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Old 11-30-2012, 10:20 PM   #1
tonyolympia
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Default Hmmm...old milled grains still taste OK.

I bought some Briess Special Roast and Crisp (I think?) Pale Chocolate Malt back in July and milled them at the LHBS. (I was in Colorado at the time; my local LHBS here in Olympia, WA doesn't carry those malts.) I bought a bit more than I needed, and the excess milled grain has been kept in sealed Mason jars in the freezer since the summer.

I figured the malts aren't any good anymore, and I was about to toss them. I decided to take a taste before I fed them to my chickens, and lo and behold, they taste pretty much like they did in July. Not chewy or stale like I'd expect.

What would you do with them? I'm inclined to brew with them, but I wonder if a staleness I can't pick up now would emerge in the finished beer. OTOH, neither of these malts would exceed 5% of the grist, and if I wanted to have something more fresh, I'd have to mail order it.

Hmm...

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Old 11-30-2012, 10:23 PM   #2
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I made a pale ale from grain that was milled seven months before I brewed. Then I left it in primary for over a year. Came out great! No stale flavors, just most of the hop flavor was gone. Brew it!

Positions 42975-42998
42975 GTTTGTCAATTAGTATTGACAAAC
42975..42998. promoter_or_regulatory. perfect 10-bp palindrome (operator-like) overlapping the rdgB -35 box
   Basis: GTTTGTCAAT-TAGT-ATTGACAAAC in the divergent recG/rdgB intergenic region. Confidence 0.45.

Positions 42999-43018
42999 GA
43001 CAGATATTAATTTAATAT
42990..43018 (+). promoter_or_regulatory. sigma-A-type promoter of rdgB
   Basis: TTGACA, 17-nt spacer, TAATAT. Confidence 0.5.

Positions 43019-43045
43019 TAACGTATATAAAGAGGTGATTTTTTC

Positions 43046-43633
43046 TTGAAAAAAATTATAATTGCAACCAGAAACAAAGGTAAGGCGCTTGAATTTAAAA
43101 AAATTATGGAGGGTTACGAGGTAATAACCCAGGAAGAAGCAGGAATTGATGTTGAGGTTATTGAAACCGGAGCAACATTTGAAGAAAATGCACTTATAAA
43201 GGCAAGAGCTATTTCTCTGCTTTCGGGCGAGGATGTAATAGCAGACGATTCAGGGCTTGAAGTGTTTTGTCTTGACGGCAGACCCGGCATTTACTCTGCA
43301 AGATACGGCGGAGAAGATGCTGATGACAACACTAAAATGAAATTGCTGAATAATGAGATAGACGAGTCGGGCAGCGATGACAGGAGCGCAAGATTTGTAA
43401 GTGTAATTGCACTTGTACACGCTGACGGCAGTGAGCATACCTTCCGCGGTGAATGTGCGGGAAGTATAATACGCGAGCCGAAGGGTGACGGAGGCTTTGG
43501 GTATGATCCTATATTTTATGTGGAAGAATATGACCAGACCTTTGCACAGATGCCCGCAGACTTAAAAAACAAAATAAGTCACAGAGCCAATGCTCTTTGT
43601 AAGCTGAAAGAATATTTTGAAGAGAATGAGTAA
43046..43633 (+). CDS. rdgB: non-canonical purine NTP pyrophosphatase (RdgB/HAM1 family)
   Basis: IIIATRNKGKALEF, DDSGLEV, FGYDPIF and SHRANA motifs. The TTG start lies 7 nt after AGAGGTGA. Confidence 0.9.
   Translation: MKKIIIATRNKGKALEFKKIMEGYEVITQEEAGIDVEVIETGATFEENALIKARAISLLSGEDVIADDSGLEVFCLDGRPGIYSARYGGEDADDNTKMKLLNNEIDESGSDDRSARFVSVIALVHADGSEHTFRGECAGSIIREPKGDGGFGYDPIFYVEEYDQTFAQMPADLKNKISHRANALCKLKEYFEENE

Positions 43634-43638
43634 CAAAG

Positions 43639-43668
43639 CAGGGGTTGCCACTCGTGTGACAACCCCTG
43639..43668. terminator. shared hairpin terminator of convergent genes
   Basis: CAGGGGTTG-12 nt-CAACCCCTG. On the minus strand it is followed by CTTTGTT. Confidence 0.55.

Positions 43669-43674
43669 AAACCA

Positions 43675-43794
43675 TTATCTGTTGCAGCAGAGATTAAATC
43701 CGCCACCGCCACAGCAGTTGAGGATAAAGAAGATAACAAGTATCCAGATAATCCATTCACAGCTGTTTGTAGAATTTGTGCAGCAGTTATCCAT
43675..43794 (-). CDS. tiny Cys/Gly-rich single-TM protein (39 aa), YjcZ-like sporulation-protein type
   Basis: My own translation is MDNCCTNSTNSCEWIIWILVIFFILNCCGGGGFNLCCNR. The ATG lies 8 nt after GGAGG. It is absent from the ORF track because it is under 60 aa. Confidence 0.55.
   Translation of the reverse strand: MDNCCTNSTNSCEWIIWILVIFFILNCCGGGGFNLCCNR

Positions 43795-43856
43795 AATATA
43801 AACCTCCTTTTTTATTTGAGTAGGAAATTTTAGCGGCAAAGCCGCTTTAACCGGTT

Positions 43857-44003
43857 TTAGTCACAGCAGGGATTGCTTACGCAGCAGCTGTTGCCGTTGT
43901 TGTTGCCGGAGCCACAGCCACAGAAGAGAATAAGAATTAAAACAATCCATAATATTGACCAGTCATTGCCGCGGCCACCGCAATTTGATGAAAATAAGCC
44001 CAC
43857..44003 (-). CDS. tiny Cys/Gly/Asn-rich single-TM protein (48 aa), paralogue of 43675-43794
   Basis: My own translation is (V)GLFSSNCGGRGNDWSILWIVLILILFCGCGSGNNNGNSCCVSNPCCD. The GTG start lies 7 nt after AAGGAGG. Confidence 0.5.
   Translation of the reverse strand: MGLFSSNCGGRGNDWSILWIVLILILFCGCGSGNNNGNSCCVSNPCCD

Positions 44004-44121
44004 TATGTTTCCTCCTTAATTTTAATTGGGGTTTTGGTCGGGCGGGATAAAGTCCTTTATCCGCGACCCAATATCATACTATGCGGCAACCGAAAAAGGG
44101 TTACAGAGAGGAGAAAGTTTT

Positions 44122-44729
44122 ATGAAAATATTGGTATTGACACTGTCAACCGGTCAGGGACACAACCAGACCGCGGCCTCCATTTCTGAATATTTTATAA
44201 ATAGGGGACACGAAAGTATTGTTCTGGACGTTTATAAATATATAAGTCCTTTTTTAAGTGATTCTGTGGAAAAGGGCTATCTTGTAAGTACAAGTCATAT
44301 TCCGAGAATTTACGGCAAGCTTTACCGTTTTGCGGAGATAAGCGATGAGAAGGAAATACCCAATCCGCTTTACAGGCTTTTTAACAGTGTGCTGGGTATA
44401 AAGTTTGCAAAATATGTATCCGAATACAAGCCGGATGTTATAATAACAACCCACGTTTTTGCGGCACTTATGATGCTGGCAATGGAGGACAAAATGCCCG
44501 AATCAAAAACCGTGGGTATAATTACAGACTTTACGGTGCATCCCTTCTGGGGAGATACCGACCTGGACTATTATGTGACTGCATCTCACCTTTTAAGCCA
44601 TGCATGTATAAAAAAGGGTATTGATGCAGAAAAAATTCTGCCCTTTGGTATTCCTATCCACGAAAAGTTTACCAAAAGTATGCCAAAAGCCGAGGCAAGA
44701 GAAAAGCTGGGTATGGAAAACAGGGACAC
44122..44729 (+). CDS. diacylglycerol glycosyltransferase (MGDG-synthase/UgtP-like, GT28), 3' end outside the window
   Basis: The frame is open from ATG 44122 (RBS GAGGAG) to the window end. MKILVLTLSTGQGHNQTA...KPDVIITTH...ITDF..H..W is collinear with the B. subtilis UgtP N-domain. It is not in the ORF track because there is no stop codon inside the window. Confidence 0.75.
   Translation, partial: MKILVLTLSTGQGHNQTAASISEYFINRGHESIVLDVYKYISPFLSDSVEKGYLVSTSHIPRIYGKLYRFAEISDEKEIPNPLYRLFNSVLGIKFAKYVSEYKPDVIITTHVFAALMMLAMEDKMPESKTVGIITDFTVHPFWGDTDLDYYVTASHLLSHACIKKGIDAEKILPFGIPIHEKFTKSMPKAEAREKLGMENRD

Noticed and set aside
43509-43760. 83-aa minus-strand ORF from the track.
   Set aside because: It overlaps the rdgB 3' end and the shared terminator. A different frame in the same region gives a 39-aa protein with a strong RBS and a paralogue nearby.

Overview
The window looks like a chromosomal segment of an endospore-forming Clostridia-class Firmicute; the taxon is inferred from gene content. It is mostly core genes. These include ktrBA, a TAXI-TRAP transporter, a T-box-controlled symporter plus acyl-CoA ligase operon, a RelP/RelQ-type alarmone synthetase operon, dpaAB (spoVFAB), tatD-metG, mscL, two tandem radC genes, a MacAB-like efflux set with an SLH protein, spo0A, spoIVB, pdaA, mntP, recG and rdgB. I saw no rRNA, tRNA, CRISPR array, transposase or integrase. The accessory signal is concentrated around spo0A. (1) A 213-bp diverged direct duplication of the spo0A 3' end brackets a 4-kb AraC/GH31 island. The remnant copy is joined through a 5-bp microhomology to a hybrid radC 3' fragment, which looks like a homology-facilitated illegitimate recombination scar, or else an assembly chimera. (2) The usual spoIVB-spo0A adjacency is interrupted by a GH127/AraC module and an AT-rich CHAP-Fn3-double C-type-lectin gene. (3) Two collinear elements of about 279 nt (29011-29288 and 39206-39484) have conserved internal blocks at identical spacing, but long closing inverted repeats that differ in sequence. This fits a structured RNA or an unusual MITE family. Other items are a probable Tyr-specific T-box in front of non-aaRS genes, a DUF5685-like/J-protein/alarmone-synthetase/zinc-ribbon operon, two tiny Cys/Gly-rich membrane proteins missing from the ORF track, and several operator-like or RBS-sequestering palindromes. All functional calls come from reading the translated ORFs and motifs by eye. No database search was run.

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Old 11-30-2012, 10:26 PM   #3
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Quote:
Originally Posted by milesvdustin
I made a pale ale from grain that was milled seven months before I brewed. Then I left it in primary for over a year. Came out great! No stale flavors, just most of the hop flavor was gone. Brew it!
I just want to make sure you're not pulling my leg...primary for over a year?!?

EDIT: I see you're USMC. I imagine you were deployed during that year? Well, I hope that pale ale was delicious. You earned it.
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Old 11-30-2012, 10:44 PM   #4
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Any other words of encouragement or caution out there?

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Old 11-30-2012, 11:02 PM   #5
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They'll be fine. You might lose some of the fresh flavor, but no flaw. With such specialty grains you are not relying on their diastatic power either.

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Old 11-30-2012, 11:15 PM   #6
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They'll be fine. You might lose some of the fresh flavor, but no flaw. With such specialty grains you are relying on their diastatic power either.
Thanks to both of you gentlemen. I'm going to throw that Special Roast into an IPA.
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Old 11-30-2012, 11:21 PM   #7
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Not pulling a leg and I wasn't deployed. It was an experiment for autolysis and it tasted great!

Hope your ipa turns put good, I am sure it will. One thing I have learned brewing is don't sweat anything, it will all be good. (Except sanitation, be vigilant!!!)

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